It took nearly five years to prove themselves achievers in such areas as emergency preparedness, hiking, personal fitness, public speaking and swimming.
During this time, Jazz Michael Lewis and Christipher K. Streeter, both 16, also distinguished themselves in family life, woodcarving, aviation, wilderness survival and salesmanship, among a host of areas. In doing so, the two teenagers ascended to the highest level a boy can go in scouting.
Last month, Lewis, a Springdale resident and junior at Charles H. Flowers High School, and Streeter, a Mitchellville resident and junior at Annapolis Area Christian School, were rewarded for their hard work and perseverance.
As several hundred people looked on, Lewis and Streeter, wearing their Scout uniforms and sashes covered with the patches of their accomplishments, were presented the Eagle Scout badge. The ceremony, called the Eagle Court of Honor, at the First Baptist Church of Glenarden was touching for Lewis, Streeter and their families and friends who gathered for the dinner presentation the week before Thanksgiving. "You are worthy to be praised," Prince George's County Council Chairman Samuel H. Dean (D-Mitchellville) said during the dinner program.
The ceremony, which featured members of Lewis's and Streeter's Troop 1657 marching with the U.S. flag and saluting in their crisp green "Class A" shirts and slacks, stood in stark contrast to another image of young black males that has made headlines in this county.
Recently homicides in Prince George's reached a record high -- a disappointing milestone and one in which many of the victims are young African American men.
But on this Saturday, doom and gloom were not on the agenda.
Rather, it was young men such as Lewis and Streeter, and the many other male teenagers in Prince George's who are working hard to become good citizens and leaders, that this group focused on.
"It's important that young people know that they can be leaders regardless of what everybody else is doing," said Streeter, who added that, for him, being successful is about setting goals and not following the crowd.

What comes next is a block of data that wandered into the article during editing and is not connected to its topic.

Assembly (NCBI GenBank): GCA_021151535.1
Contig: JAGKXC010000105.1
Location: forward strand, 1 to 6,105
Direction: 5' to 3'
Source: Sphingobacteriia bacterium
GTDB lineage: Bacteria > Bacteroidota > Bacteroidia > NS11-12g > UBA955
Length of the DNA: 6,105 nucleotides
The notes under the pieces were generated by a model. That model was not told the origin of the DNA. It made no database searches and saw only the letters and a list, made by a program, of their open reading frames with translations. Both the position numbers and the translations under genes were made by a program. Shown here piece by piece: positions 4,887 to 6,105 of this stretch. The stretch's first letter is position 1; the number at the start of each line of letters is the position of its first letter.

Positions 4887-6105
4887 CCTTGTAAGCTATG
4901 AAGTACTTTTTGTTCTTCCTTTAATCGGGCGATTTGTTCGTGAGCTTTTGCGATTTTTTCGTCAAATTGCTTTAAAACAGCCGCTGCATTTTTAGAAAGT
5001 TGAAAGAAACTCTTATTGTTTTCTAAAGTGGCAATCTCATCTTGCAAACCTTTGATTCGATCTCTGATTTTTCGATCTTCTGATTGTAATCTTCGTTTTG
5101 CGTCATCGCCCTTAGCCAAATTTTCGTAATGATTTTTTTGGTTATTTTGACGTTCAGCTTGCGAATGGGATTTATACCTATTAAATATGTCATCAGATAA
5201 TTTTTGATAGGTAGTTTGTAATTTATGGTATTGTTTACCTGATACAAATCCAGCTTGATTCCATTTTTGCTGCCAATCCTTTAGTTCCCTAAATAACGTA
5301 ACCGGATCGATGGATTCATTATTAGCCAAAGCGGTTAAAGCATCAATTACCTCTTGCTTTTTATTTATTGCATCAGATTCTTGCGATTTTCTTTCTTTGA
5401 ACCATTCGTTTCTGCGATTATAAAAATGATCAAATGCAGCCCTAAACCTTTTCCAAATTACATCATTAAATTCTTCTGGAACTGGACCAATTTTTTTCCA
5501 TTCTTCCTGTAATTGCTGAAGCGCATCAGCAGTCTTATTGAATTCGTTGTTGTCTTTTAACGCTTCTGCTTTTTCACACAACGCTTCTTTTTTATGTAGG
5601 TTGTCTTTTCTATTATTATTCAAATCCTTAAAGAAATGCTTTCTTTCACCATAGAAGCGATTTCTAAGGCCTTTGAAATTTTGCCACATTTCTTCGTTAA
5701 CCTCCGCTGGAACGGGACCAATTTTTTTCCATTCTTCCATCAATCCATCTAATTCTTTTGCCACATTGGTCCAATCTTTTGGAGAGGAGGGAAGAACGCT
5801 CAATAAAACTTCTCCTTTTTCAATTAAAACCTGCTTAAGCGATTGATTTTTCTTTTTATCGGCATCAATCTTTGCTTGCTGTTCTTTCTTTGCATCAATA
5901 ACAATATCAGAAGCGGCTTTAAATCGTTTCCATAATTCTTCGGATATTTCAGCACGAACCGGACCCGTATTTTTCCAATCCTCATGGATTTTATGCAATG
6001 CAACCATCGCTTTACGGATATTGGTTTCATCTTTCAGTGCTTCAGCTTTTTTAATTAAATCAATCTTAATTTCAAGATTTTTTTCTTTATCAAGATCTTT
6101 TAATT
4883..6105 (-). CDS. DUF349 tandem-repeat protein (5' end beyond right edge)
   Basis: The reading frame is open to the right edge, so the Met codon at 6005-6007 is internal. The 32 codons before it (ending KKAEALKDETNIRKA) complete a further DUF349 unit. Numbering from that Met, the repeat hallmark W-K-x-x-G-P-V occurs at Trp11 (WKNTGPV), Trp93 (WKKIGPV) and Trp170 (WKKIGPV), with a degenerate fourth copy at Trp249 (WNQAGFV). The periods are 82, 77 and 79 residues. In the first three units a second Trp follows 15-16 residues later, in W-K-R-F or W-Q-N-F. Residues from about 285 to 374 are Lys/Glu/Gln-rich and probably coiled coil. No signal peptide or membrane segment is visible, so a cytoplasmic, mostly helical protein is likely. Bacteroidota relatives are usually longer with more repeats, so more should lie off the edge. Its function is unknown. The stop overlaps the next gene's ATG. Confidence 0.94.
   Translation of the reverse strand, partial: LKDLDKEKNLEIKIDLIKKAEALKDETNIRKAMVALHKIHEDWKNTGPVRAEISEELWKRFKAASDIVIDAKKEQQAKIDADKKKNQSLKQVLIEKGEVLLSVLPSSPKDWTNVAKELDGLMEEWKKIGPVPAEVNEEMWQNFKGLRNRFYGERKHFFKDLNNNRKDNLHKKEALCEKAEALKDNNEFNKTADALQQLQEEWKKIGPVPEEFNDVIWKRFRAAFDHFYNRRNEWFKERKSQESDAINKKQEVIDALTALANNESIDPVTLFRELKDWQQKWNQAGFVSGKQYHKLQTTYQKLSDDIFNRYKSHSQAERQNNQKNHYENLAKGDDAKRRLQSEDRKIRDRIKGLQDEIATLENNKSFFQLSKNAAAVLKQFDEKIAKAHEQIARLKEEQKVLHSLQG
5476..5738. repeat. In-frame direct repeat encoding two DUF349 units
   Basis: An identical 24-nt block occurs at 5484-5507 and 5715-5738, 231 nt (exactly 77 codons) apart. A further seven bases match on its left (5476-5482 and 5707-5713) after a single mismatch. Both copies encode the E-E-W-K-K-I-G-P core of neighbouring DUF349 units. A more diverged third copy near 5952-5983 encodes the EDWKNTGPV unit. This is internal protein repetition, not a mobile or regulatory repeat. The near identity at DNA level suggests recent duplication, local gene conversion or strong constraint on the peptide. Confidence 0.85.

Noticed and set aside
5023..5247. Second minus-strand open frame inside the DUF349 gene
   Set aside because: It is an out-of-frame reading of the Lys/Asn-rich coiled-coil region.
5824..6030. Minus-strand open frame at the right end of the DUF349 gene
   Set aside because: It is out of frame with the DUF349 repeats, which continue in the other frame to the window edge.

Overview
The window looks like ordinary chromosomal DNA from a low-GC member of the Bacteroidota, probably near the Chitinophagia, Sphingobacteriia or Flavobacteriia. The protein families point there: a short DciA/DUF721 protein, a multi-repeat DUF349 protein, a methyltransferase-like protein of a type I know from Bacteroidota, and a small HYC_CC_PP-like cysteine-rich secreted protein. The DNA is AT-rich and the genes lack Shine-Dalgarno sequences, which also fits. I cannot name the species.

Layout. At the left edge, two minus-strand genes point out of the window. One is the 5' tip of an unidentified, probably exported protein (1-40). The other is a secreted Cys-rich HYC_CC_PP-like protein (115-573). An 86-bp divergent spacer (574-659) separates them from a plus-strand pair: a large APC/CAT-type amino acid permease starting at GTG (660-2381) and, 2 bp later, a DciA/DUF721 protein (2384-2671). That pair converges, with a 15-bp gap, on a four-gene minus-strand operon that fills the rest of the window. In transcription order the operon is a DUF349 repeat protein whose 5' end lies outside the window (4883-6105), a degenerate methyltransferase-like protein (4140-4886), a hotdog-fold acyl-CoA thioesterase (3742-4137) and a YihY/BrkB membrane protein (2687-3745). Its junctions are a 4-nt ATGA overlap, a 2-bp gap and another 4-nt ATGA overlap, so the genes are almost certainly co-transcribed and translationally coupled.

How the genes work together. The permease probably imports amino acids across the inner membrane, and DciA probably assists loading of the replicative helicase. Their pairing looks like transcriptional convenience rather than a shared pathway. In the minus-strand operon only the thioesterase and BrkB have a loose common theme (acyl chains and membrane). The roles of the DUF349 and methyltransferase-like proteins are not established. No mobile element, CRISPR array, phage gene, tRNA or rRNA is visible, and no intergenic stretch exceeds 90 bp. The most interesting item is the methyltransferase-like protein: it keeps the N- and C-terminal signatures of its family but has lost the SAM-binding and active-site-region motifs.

Indeed, both Lewis and Streeter are independent-minded teenagers who are devoted to their families and their church -- First Baptist Church of Glenarden.
Both teenagers completed the rigorous course of progress awards to earn the required 21 merit badges. They each fulfilled a requirement to develop and lead others in a service project beneficial to the scout's religious institution, school or community.
For his project, Streeter rebuilt, rerouted and replaced a washed-out segment of the Yellow Trail at Watkins Regional Park in Upper Marlboro.
Christipher Streeter Sr. and his wife, Denise, could not have been more proud of their son. "This is about showing people that our young men can do anything they set their minds to," Denise Streeter said. "It's not the way they look or the way they talk, it's what is on the inside of them."
The elder Streeter, an assistant scoutmaster with Troop 1657, added to that thought.
"I am not concerned about him becoming a medical doctor, but a good citizen," he said. "I want him to be a good husband, a good neighbor and a good citizen."
Lewis provided a musical ministry to residents of Heartland Health Care Center in Adelphi for his service project. He said making Eagle Scout came down to determination.
"There's no use in working toward something and not getting to the finish line," Lewis said. "You have to decide that you are not going to quit."
William T. Jolley, the program's keynote speaker, can attest to that. During his speech, he talked about how he went from earning near-failing grades to making the honor roll at the College of William and Mary in Williamsburg, where he is a junior.
"Life is a constant fight, you have to set goals," said Jolley, a former Boy Scout and member of the church. "You gain opportunities by showing up and standing out."
William Chin Sr., Troop 1657 scoutmaster, said scouting has grown since the days when he earned his Eagle Scout badge back in 1975. Among those signing their sons up are men who want to be involved in the community and who want their sons to be involved.
"When I first started, it was just me and a lot of parents dropping our children off," Chin said. "In our society there is a mind-set of 'I got mine and I'm gone.' But we want to stay and deposit something back into the community."